The ICRC and Switzerland 1919-1939: a “special relationship” examined

Basel, 8 May 2016, the World Red Cross Day and Henry Dunant’s birthday. Copyright: Thomas Brückner

Thomas Brückner

Switzerland is uniquely positioned as host of the International Committee of the Red Cross (ICRC). Swiss neutrality, Swiss humanitarian policy, and the Swiss flag are often associated with the Red Cross. As a result, a special relationship has developed between the country and the international humanitarian organization. My book, Hilfe schenken. Die Beziehung zwischen dem Internationalen Komitee vom Roten Kreuz und der Schweiz (NZZ Libro 2017), critically explores this relationship during the period between the two World Wars (1919-1939) using sources from the ICRC archives, the Federal Archives of Switzerland, and a wide range of publications and private archives in Switzerland.

At first sight, the interwar years were a calm period for the special relationship. Looking closer, however, exposes how the relationship between the ICRC and Switzerland changed and strengthened during this time, foreshadowing criticisms during Second World War that the axis between Bern and Geneva had become too close to guarantee truly neutral and independent humanitarian aid.

Looking at ICRC missions in the field, for example, I found that the ICRC did not collaborate with Switzerland during the interwar years nearly as much as it had done during the First World War.[1] This also held true for the refugee crisis after the First World War, and for several conflicts during the 1930s.

However, Swiss foreign policy started relying more and more on its relationship with the ICRC. It was important for government officials to position Geneva and the ICRC as pillars of its neutrality and humanitarian policy in order to promote Geneva as the headquarters of the League of Nations.

There was also competition about competencies and patronage when it came to developing international humanitarian law. Switzerland showed a great interest and provided resources to the ICRC. Members of the ICRC were in close collaboration with Swiss officials to prepare a convention for the protection of prisoners of war and the revision of the Geneva Convention. In 1929, a conference held in Geneva completed this work and 33 states signed the conventions. The Swiss and the ICRC positions were strengthened in the texts.

Switzerland also provided resources and political support to the ICRC that had been increasingly challenged by the League of the Red Cross Societies since 1919. Indeed, Switzerland was in fear that a change of power in the movement could affect adversly the international scope of action of Switzerland too.

At the same time, the ICRC opened membership to all Swiss language regions in search of political support and financial resources after the First World War. It changed from an exclusive Genevan to a Swiss institution. Thus, in 1928, the Zurich industrial and lawyer Max Huber, a high ranking government official and international judge, became the first non-Genevan president of the ICRC. In the same year, he managed to settle the conflict with the League of Red Cross Societies.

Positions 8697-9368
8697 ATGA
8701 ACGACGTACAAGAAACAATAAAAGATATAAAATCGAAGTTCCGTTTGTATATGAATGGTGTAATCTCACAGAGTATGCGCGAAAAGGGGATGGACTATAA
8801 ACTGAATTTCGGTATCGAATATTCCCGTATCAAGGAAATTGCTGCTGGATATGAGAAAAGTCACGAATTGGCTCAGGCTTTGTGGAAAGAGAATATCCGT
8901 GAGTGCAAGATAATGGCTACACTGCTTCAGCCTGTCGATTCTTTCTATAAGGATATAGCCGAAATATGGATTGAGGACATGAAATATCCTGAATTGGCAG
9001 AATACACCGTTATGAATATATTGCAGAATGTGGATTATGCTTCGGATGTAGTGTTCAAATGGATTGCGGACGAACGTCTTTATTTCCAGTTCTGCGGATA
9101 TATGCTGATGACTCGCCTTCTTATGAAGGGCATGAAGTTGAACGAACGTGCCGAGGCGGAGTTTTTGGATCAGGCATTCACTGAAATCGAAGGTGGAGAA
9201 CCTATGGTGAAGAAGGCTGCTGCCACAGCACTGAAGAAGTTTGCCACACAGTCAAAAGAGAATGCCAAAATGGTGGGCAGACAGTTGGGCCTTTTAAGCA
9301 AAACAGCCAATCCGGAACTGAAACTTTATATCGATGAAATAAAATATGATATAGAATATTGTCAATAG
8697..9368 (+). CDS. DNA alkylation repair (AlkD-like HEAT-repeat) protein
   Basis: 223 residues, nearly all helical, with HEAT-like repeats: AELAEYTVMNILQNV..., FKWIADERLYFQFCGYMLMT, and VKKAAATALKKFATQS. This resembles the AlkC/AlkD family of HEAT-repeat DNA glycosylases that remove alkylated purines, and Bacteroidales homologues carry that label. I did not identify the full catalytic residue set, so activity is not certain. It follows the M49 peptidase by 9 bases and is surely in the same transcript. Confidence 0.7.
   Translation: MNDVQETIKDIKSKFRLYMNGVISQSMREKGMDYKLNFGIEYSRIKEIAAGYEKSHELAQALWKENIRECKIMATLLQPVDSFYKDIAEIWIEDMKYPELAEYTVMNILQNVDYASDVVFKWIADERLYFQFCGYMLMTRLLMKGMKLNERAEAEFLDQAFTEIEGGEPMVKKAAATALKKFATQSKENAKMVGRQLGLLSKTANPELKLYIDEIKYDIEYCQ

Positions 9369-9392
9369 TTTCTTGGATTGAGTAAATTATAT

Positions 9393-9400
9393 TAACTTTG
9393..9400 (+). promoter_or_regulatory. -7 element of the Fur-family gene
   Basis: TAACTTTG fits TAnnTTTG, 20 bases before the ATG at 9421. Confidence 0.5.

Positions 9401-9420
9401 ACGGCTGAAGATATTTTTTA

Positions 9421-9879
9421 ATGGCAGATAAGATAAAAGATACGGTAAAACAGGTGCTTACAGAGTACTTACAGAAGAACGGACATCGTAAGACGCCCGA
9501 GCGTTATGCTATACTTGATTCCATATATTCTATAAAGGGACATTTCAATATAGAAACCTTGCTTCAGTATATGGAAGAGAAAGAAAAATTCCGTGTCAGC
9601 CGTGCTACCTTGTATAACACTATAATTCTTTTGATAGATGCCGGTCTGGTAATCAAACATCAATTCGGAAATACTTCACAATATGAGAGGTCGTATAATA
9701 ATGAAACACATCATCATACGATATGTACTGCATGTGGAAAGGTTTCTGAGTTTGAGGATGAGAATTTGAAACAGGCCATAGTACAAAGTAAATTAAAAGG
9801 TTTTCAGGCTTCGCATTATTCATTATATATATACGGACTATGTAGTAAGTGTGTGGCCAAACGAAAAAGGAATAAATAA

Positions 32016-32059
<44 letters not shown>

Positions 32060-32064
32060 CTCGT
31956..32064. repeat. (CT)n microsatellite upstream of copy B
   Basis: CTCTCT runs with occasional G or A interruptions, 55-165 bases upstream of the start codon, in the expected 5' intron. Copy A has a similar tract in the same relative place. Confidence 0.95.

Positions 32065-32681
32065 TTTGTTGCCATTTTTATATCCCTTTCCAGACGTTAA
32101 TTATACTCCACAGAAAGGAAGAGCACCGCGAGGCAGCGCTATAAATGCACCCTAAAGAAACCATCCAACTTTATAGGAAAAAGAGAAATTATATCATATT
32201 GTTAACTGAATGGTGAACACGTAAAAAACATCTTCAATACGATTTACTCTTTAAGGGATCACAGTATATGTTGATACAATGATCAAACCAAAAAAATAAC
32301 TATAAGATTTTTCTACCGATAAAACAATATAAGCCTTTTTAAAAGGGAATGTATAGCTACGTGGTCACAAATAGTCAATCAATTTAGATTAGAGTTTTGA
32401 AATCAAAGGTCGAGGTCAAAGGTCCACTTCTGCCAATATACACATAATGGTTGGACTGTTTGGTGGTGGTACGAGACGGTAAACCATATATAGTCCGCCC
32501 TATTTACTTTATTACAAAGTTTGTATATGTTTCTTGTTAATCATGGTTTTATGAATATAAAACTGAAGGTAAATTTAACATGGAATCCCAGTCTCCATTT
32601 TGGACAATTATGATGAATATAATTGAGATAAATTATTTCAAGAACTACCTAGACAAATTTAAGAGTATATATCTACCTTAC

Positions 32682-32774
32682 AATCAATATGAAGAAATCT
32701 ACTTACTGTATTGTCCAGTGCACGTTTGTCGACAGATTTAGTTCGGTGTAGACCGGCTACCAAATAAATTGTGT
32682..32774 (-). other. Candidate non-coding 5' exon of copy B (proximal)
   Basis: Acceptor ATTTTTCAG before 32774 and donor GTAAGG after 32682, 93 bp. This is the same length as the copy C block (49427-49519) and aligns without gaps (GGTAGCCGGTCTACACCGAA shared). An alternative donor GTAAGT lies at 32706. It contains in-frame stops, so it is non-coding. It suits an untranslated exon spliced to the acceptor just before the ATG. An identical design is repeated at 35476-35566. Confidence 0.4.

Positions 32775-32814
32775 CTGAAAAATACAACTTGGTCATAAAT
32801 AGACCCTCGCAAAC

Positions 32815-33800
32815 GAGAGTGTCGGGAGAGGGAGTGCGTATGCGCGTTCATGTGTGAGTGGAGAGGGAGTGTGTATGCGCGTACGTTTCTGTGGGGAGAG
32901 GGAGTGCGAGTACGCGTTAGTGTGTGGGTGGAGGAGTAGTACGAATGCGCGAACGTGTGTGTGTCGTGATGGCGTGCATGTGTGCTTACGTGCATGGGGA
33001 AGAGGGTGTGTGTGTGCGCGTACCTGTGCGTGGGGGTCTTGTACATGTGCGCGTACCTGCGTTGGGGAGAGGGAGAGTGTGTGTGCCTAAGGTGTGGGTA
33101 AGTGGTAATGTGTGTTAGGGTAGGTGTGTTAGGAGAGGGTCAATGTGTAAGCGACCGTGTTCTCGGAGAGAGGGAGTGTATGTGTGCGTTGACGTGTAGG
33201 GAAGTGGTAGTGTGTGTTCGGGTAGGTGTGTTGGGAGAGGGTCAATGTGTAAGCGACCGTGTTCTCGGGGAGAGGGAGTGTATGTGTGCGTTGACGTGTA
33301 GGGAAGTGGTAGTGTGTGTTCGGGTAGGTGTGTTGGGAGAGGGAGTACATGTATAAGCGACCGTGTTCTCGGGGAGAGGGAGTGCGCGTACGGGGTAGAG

From 1923 to the Second World War an acting Federal Councillor (member of the Swiss government) was also a member of the ICRC. It was the only time in the 155 year old history of the relation that Swiss government directly took a seat in the institution which propagates among others the principle of independence.

Last but not least: Looking at sources like memorial speeches, exhibitions, radio plays or published histories about the Red Cross movement in Switzerland, the book concludes that a discourse of the special relationship between Switzerland and the ICRC grew stronger. French metaphers like Geneva or Switzerland such as the berceau de la Croix-Rouge were often employed for audiences in Switzerland with political aims.

The book, written in German, may be of interest to those who study the development of international humanitarian law, the concurrence between international humanitarian organization, their strategies and the history of humanitarianism in Switzerland during the interwar years. It provides furthermore insight into some structural principles of humanitarianism.[2]

Thomas Brückner completed his doctoral dissertation on the relation between the ICRC and Switzerland in 2015 at the University of Zurich. He is co-editor of the book Wo liegt die “Humanitäre Schweiz”. Eine Spurensuche in 10 Episoden (to be published with Campus/Frankfurt am Main in September 2018). He studied History, Political Science and Sociology at Free University Berlin, London School of Economics, and École des Hautes Études en Sciences Sociales. 


[1] See also Cotter, Cédric, “Red Cross”, in: Michael Geyer u.a. (Hg.), 1914-1918-online. International Encyclopedia of the First World War,, (18.04.2018)

[2] Brückner, Thomas, “Humanitarian spaces – three concepts for a history,” a post in three parts, blog of the journal Humanity (18.05.2018)


2 thoughts on “The ICRC and Switzerland 1919-1939: a “special relationship” examined

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